Yesterday, India crossed the worrying four lakh cases in a day mark and with the peak of the second wave yet to come, the China-made pandemic is extracting a heavy toll. The western state of Maharashtra which had become the hotspot of the first wave has seemingly remained the hotspot of the second wave as well. The state reported 62,919 new Covid-19 cases on Friday. However, the test positivity rate in Mumbai, for the first time entered the single-digit mark (9.94), down from the 20.85 per cent positivity rate, set a few months back, as only 4,328 tested positive out of 43,525.
By publicizing the heck out of Mumbai’s steady decrease in caseload in the last few days, the Maha Vikas Aghadi (MVA) government is trying to pat its back. However, the reality is that the battle with the virus is far from over. It was our complacency that allowed the invisible enemy to fashion a second comeback and cause significant damage but the Uddhav Thackeray government has not learnt its lesson.
Moreover, Maharashtra is not only Mumbai, there are other cities as well which are not faring well currently. According to Maharashtra’s health department, Pune has the highest share of active cases at 15.15 per cent while Nagpur accounts for 11.19 per cent of the state’s active cases. About 10.75 per cent are in Thane and Nasik accounts for 7.59 per cent of the state’s active cases. The average positivity rate in Maharashtra still stands at a harrowing 25.59 per cent.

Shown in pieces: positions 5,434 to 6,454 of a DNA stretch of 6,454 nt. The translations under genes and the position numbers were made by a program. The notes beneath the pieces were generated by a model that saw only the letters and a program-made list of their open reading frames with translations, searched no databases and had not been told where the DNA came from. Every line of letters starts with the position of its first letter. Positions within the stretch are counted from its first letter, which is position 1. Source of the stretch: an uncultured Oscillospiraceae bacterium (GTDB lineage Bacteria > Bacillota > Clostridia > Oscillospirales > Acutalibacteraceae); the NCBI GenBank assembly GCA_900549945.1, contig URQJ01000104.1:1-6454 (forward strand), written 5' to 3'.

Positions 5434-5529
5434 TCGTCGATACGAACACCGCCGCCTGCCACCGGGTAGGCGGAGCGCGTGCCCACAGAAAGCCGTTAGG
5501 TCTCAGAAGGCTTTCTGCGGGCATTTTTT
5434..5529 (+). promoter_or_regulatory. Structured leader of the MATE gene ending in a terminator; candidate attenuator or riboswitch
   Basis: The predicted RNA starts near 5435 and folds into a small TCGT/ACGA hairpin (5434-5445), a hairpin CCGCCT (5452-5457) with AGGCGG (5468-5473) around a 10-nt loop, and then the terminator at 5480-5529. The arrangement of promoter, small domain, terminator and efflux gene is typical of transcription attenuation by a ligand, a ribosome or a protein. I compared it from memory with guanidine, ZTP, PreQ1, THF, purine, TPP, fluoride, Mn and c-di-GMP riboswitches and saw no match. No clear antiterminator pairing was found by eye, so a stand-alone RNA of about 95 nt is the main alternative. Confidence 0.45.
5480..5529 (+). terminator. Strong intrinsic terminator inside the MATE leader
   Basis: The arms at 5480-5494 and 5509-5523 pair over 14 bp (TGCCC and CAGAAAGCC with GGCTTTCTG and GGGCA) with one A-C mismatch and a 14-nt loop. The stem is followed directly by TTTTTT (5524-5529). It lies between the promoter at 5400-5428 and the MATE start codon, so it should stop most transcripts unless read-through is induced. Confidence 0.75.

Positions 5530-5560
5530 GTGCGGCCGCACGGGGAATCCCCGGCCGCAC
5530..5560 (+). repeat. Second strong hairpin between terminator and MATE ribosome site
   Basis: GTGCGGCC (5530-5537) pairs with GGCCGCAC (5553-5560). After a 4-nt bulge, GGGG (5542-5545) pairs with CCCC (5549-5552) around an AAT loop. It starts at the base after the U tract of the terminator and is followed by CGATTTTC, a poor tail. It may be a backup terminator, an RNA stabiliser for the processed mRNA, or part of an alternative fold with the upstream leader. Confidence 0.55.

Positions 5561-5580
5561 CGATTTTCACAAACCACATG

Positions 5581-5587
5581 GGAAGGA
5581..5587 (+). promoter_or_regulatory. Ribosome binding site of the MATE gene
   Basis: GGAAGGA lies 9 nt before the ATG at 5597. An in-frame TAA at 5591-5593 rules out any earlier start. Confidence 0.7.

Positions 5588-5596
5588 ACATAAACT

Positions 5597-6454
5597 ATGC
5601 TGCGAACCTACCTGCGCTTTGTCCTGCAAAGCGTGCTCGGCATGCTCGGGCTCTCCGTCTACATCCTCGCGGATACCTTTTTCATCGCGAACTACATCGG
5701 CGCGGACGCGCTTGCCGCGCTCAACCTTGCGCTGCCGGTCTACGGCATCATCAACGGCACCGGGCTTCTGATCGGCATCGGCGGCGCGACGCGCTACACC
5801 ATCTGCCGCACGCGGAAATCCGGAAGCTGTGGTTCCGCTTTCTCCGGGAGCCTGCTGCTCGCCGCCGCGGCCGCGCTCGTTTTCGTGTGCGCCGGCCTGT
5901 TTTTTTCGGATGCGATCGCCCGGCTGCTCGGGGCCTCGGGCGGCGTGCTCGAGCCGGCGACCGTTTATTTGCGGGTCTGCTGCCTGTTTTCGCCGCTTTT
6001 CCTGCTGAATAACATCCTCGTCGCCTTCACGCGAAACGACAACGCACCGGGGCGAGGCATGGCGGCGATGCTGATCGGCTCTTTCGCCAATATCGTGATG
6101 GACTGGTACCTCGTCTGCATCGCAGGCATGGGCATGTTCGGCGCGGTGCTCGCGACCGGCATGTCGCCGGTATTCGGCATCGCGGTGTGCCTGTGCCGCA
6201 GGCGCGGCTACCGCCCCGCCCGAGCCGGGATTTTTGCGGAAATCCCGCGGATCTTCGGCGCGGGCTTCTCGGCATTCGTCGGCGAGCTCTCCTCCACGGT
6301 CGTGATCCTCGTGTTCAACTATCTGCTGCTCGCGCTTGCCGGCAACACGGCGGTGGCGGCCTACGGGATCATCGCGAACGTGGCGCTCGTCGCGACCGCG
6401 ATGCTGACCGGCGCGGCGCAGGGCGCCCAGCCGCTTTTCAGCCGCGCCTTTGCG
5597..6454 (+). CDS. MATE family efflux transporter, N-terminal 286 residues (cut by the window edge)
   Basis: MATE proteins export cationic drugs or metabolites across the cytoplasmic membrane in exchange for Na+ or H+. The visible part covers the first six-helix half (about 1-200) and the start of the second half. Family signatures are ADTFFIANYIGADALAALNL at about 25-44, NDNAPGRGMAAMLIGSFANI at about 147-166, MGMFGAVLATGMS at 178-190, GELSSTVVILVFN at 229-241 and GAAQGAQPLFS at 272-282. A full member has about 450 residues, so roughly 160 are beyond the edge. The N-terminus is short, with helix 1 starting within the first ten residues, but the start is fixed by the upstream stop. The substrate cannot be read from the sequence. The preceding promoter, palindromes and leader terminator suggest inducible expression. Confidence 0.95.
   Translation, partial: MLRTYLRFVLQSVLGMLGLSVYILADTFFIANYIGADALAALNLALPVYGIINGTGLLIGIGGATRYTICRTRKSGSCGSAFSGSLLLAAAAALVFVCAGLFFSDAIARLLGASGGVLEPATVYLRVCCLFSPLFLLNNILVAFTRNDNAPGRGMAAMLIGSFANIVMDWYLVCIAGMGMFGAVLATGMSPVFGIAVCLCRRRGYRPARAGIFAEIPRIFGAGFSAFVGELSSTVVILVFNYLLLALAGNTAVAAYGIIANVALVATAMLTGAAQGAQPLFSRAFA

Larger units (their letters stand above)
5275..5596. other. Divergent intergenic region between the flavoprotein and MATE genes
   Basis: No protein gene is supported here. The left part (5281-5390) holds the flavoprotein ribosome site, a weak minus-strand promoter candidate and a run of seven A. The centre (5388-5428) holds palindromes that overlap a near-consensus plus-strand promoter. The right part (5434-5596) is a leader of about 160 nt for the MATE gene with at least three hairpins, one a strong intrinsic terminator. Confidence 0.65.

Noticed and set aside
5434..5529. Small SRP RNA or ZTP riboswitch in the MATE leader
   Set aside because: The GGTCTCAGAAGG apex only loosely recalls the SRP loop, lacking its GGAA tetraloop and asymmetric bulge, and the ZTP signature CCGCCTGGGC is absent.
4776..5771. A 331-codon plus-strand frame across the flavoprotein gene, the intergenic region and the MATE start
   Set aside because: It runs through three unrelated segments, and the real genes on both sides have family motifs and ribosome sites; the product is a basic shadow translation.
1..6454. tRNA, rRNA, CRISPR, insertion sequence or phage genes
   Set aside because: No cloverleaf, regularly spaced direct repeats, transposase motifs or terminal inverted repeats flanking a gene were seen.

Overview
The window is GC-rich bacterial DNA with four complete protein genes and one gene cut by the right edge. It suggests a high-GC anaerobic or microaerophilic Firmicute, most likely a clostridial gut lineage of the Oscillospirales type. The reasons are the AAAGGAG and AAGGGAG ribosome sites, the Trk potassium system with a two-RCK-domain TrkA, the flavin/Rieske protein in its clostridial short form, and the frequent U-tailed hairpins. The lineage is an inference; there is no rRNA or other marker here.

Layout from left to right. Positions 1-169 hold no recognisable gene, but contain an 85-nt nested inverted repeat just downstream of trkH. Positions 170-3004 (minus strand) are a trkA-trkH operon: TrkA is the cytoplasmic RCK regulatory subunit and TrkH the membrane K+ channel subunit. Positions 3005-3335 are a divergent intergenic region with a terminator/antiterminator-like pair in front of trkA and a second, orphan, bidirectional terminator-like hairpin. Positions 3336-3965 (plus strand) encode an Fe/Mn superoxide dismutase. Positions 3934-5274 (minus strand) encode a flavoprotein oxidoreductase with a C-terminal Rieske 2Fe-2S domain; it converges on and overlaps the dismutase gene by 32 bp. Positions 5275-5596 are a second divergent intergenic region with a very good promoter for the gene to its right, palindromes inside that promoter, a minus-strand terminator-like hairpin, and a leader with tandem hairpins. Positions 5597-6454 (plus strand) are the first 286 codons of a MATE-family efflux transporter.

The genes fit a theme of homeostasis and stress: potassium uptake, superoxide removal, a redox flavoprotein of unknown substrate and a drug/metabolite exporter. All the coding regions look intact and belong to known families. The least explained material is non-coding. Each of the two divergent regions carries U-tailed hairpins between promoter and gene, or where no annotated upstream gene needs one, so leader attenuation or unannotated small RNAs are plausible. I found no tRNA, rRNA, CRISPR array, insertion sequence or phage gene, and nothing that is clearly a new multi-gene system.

According to an Indian Express report, between April 19 and 25, the Sindhudurg district in the Konkan region reported the highest mortality rate of 3.66 per cent. Nanded in Marathwada recorded a 3.46 per cent mortality rate. It was 2.46 per cent in Osmanabad, 2.43 per cent in Solapur, 2.14 per cent in Amaravati. The average mortality rate in Maharashtra is 0.94 per cent.
The highest positivity rate was reported in Palghar 36.03 per cent. Gadchiroli reported 35.25 per cent, Nasik 35.17 per cent, Nagpur 34.17 per cent, Oamanabad 35.43 per cent in Oamanabad. The average positivity rate in Maharashtra was 25.59 per cent.
Health Minister Rajesh Tope says that the third wave might strike by August, but we are ready for it. The statement shows the lax attitude of the government which has comforted itself by accepting the decreasing case count in Mumbai as the reality of the entire state. By constantly evoking the example of Mumbai, the MVA government is trying to prove that in all other areas of Maharashtra, the situation is improving, while the reality is diametrically opposite.
Uddhav Thackeray needs to wake up from his deep slumber and act fast to reduce the case count in other cities and districts. The coronavirus does not see state or country boundaries and while Mumbai might be breathing easy at the moment, it cannot let its guard down, until the case count in neighbouring cities has gone low.